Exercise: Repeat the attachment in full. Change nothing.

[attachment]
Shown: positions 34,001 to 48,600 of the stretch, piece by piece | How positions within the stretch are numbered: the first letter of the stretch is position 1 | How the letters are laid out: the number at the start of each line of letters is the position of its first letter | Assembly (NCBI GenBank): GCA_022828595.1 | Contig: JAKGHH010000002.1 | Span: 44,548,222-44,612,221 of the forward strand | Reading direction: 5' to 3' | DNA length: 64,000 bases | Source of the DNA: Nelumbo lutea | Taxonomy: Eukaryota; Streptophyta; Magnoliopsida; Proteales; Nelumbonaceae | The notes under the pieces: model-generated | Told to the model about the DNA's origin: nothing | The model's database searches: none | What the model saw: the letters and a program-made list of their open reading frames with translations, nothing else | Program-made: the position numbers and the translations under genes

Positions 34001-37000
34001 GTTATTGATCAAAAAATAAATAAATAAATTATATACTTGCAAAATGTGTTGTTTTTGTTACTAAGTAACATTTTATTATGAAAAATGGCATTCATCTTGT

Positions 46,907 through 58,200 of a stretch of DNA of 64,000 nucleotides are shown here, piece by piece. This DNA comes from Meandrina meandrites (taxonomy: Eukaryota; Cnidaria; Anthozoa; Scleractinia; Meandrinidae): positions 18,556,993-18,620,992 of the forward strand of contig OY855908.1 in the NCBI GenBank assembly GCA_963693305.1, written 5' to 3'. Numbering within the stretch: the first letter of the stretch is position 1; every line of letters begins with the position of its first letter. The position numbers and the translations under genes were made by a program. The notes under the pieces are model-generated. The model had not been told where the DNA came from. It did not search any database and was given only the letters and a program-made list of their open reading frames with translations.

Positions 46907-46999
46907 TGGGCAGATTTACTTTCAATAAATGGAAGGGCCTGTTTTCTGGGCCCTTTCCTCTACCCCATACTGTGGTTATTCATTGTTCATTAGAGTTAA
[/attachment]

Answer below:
Shown: positions 34,001 to 48,600 of the stretch, piece by piece | How positions within the stretch are numbered: the first letter of the stretch is position 1 | How the letters are laid out: the number at the start of each line of letters is the position of its first letter | Assembly (NCBI GenBank): GCA_022828595.1 | Contig: JAKGHH010000002.1 | Span: 44,548,222-44,612,221 of the forward strand | Reading direction: 5' to 3' | DNA length: 64,000 bases | Source of the DNA: Nelumbo lutea | Taxonomy: Eukaryota; Streptophyta; Magnoliopsida; Proteales; Nelumbonaceae | The notes under the pieces: model-generated | Told to the model about the DNA's origin: nothing | The model's database searches: none | What the model saw: the letters and a program-made list of their open reading frames with translations, nothing else | Program-made: the position numbers and the translations under genes

Positions 34001-37000
34001 GTTATTGATCAAAAAATAAATAAATAAATTATATACTTGCAAAATGTGTTGTTTTTGTTACTAAGTAACATTTTATTATGAAAAATGGCATTCATCTTGT

Positions 46,907 through 58,200 of a stretch of DNA of 64,000 nucleotides are shown here, piece by piece. This DNA comes from Meandrina meandrites (taxonomy: Eukaryota; Cnidaria; Anthozoa; Scleractinia; Meandrinidae): positions 18,556,993-18,620,992 of the forward strand of contig OY855908.1 in the NCBI GenBank assembly GCA_963693305.1, written 5' to 3'. Numbering within the stretch: the first letter of the stretch is position 1; every line of letters begins with the position of its first letter. The position numbers and the translations under genes were made by a program. The notes under the pieces are model-generated. The model had not been told where the DNA came from. It did not search any database and was given only the letters and a program-made list of their open reading frames with translations.

Positions 46907-46999
46907 TGGGCAGATTTACTTTCAATAAATGGAAGGGCCTGTTTTCTGGGCCCTTTCCTCTACCCCATACTGTGGTTATTCATTGTTCATTAGAGTTAA